What is perlite?
Perlite is a lightweight granular material that’s white in colour. It looks and feels like little bits of polystyrene but is actually made from expanded volcanic glass, heated to 1000°C until it ‘pops’ (like popcorn) to many times its original size. It’s lightweight, sterile, and easy to handle, and is long-lasting. It’s neither alkaline nor acidic.
Perlite’s expanded nature makes it extremely porous, so it can absorb water, but it also improves drainage, so is ideal to mix into compost to ensure water drains freely. Perlite is particularly useful in plant propagation, including taking cuttings and sowing seeds. Other materials that perform similar functions are vermiculite, grit and sharp sand.
How to use perlite
Perlite helps aid drainage at the same time as retain water. Therefore you can use it in a number of ways:
Use perlite to aid drainage
Succulents and other plants sensitive to moist soil benefit from having perlite added to the potting compost. The perlite will trap air in the compost and encourage water to drain through, ensuring the plant’s roots will never sit in damp soil. Mix perlite with compost at a ratio of around 1:4. Do this before planting to ensure an even mix.
Use perlite when taking cuttings
Perlite can aid water retention in compost, which can help improve the chances of your cuttings taking root. To do this you need a compost that’s specifically designed for cuttings (with a finer texture and lower nutrient content than general use multi-purpose compost). Mix in perlite at a ratio of 50:50, fill the pots, water thoroughly and then allow the compost mix to drain for several hours before inserting your cuttings.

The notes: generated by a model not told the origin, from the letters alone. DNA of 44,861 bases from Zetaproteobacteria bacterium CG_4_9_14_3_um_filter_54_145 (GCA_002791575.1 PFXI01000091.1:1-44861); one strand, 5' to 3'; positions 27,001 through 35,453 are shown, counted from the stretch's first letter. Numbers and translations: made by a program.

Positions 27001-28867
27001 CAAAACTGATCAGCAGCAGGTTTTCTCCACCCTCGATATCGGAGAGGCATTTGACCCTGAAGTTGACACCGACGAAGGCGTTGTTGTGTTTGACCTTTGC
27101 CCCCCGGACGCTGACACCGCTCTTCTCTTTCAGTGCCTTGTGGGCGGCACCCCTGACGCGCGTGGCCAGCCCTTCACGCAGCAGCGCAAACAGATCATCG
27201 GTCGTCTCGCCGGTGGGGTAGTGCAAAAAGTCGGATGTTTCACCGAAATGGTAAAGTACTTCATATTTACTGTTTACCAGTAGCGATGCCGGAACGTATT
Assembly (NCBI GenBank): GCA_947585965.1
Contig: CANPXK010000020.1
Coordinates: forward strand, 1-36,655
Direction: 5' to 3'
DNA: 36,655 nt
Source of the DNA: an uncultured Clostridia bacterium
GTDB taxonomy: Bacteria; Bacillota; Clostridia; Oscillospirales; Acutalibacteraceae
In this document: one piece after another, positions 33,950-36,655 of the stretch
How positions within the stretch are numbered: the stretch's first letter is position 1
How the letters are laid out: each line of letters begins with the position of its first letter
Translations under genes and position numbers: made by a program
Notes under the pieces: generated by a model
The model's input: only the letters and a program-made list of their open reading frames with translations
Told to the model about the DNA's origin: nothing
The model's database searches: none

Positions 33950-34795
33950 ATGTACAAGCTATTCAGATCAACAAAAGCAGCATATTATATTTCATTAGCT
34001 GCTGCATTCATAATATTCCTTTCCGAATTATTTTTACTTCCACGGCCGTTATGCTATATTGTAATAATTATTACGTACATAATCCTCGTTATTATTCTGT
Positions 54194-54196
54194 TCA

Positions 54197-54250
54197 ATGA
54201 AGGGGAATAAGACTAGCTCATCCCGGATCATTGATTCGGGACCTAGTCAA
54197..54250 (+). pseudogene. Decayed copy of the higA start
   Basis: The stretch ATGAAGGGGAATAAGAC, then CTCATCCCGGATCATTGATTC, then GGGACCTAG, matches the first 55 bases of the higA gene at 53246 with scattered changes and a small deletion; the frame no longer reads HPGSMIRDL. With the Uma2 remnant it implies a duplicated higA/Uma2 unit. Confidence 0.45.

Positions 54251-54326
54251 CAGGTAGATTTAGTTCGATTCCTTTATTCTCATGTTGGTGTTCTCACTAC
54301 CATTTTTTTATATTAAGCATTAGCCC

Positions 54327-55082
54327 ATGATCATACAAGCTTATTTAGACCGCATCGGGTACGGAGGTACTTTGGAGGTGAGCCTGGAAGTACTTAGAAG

Cuttings can also be rooted in perlite on its own. Moisten the perlite and fill a polythene bag around a third full. Prepare softwood or semi-ripe cuttings by cutting just below a leaf joint and removing the leaves on the lower half to two-thirds of the cutting. Insert the bare lower part of the shoot into the perlite, fill the bag with air and seal the top. After several weeks, roots should start to form. Once roots are well developed, the cutting can be taken out and potted up in compost.
Use perlite in seed sowing
Mix perlite into seed and cuttings compost at a ratio of 50:50 to create a moist environment perfect for delicate seedling roots. A fine layer of perlite is also excellent for covering seed that needs light to germinate because the perlite lets light through whilst still keeping the seed moist and aiding germination.
Perlite or vermiculite?
Vermiculite is a naturally occurring mineral that is also heated to very high temperatures to make it expand. Sold as bags of brown-gold flakes at the garden centre, it can absorb up to four times its weight in water.
Vermiculite is better for water and nutrient retention than perlite and is best used for plants that need more moisture to grow. Vermiculite also protects seedlings against damping-off and other fungal diseases.
While it does also help retain some water, perlite is primarily used to aerate compost. It excellent for creating a free-draining potting compost for plants that need good drainage, such as cacti and succulents. It can also help create an airy compost for seedlings.
You can use vermiculite and perlite together – mixing a little perlite into a seed sowing mix will ensure plenty of oxygen gets to the roots, while a topping of vermiculite will lock the moisture in.
Taking care when using perlite
Perlite is dusty, so take care to avoid inhaling the dust. Dampen with water before using it. If using a whole bag of perlite in one go, pour a couple of litres of water into the bag, seal the top and shake it, then let it soak for quarter of an hour before using.